In This Issue:
Labor Department Proposes New Fiduciary Rule on Rollovers
You may have heard about the recent Department of Labor (DOL) ruling on retirement plan advisers. All these rules and regulations come down to one thing: Does your adviser put your interests first? Not necessarily. Here’s what you need to know.
Back in 2016, the DOL attempted to tighten up the regulations for certain financial advisers when it came to retirement plans, requiring those providing advice to plan participants to act as fiduciaries—that is, they’d be required to put the best interest of retirees first when recommending financial products. But a federal appeals court struck down that version of the rule in 2018, sending the DOL back to the drawing board. Last week, the DOL put forth a proposed replacement.
The new proposal allows advisers to recommend rollovers to investors, subject to making certain disclosures. The new rule attempts to bring the DOL’s regulations into alignment with the SEC’s Regulation BI, which also mandates disclosures to clients of both brokerage firms and advisory firms when recommending rollovers to their clients.
In other words, expect a new batch of small-print forms from your retirement plan adviser. (Adviser Investments’ version, aka Form CRS, is available here and will arrive in clients’ quarterly statements this month.)
Why Should You Care as an Investor?
Rolling over from employee benefit plans like 401(k)s to IRAs is a big financial decision—for many investors, it’s where the bulk of their lifetime savings reside—making it all the more critical that investors get good advice on what to do, how to do it and that their strategy matches their long-term goals. Under the new rules, advisers are able to recommend that you roll over your assets into investment vehicles whose sponsors may be paying them some kind of commission—they just have to make sure to tell you about it via the disclosure form.
With more firms now blessed by both the SEC and DOL to get into this market, investors will likely have a wider choice of advisers for their retirement accounts (“choice” being one of the DOL’s arguments for the exemption). This, nominally, is a good thing. But it may also allow more wiggle room for unscrupulous advisers to put rollover funds into accounts that earn them a bigger cut. We think the need for due diligence and asking the right questions is all the more critical when choosing an adviser to partner with.
The Adviser Investments Approach
Since our founding, we’ve followed the 1940 Investment Advisers Act, and its fiduciary standard, for all of our clients’ investments, not just those in retirement accounts.
At Adviser Investments, we’ve never thought brokerage standards were adequately strict. As a registered investment adviser, we are held to a higher standard as a fiduciary. We’re always required to put a client’s interests ahead of our own; we’d do it even if it wasn’t required. It’s simply the right thing to do.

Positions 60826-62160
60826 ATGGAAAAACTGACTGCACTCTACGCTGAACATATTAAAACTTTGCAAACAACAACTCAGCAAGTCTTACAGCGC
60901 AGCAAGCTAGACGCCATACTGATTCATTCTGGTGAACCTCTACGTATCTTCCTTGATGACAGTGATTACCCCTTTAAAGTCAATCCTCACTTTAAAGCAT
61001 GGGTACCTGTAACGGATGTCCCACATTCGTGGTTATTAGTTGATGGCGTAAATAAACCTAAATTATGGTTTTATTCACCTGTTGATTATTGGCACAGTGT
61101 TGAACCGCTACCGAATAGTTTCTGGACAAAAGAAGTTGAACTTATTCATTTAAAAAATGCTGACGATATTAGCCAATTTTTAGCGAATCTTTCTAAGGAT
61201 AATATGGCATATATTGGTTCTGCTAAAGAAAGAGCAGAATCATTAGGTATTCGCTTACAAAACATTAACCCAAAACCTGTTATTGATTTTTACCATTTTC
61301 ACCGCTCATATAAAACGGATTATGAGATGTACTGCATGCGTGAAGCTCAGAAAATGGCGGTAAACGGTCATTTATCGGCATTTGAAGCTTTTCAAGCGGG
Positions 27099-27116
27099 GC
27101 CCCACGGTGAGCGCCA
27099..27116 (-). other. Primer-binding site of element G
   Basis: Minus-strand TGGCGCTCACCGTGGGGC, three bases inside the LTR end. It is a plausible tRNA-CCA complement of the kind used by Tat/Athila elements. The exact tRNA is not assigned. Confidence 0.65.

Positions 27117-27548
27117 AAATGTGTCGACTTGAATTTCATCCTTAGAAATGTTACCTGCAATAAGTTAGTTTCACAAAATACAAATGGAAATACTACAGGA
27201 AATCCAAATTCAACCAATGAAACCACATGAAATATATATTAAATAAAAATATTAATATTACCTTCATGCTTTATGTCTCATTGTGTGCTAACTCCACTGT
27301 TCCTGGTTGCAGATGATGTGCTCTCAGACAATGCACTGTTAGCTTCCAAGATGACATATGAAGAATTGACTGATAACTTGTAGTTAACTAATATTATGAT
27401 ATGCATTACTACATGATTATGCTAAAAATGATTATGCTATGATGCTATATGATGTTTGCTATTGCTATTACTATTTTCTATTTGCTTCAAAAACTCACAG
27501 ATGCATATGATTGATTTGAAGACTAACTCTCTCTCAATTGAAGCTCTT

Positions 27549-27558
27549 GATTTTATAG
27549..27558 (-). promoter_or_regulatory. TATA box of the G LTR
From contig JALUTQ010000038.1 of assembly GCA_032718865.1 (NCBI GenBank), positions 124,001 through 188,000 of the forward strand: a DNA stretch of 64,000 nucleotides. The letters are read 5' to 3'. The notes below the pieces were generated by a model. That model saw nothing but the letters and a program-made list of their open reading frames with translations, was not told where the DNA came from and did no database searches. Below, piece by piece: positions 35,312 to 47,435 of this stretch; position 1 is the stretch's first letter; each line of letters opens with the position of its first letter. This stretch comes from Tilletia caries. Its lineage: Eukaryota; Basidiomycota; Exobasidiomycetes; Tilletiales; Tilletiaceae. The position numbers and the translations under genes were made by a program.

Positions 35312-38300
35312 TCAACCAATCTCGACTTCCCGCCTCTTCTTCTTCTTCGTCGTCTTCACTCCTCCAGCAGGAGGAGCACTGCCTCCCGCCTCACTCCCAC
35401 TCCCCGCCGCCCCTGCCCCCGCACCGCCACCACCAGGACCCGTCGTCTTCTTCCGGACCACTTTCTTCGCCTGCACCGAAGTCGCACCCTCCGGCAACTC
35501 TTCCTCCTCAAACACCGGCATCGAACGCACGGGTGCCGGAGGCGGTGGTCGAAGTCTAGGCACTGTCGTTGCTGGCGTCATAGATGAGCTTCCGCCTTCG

If you’re looking for an adviser or unsure if yours is on the up-and-up, we’ve created a checklist of sample questions to ask to get a sense of whether they’re a fit for your needs.
Podcast: Dividend Stocks: Generating Income in a Low-Interest-Rate World
Where’s an investor to find income opportunities that keep pace with inflation in an environment of low interest rates and considerable market volatility?
The managers of Adviser Investments’ Dividend Income strategy recently sat down for a conversation about the current landscape for dividend investors and what they look for when they’re constructing a portfolio. Join Portfolio Managers Charlie Toole and Steve Johnson and Equity Research Analyst Kate Austin in this informative discussion for dividend investors of all stripes.
- Should income-focused investors seek out dividend-paying stocks or bonds when interest rates are low?
- Signals that suggest a company is about to cut its dividend payment
- How do dividends provide a window into how well a company is run?
- What sectors should income-focused investors seek out?
- … and much more!
It’s never too soon to get better acquainted with dividend-paying stocks and how they can serve as portfolio offense and defense. Click here to listen now!
And for more on this topic, please read our exclusive special report, Dividend-Growth Stocks: Investing for Growth and Income.
Special Report: Indexing vs. Active Management
Active or passive? The debate rages on. Should you put your investment dollars into the hands of a professional (and pay for their expertise) or cut costs and try to match the return of the markets with an index fund?
In this special report from Adviser Investments, you’ll learn the benefits and drawbacks of each approach so you can make the best decision for you and your hard-earned cash. Among the topics discussed:
- Where and when the fee advantage of index funds and ETFs makes the most sense
- Whether active managers manage risks more capably than index funds
- Can active managers actually beat the market?
- Tips and tricks to analyze and monitor mutual fund stock-pickers
- …and much more!
It’s never too soon to become a more informed investor. Please click here to receive this free, no-obligation special report today!
Adviser Investments’ Market Takeaways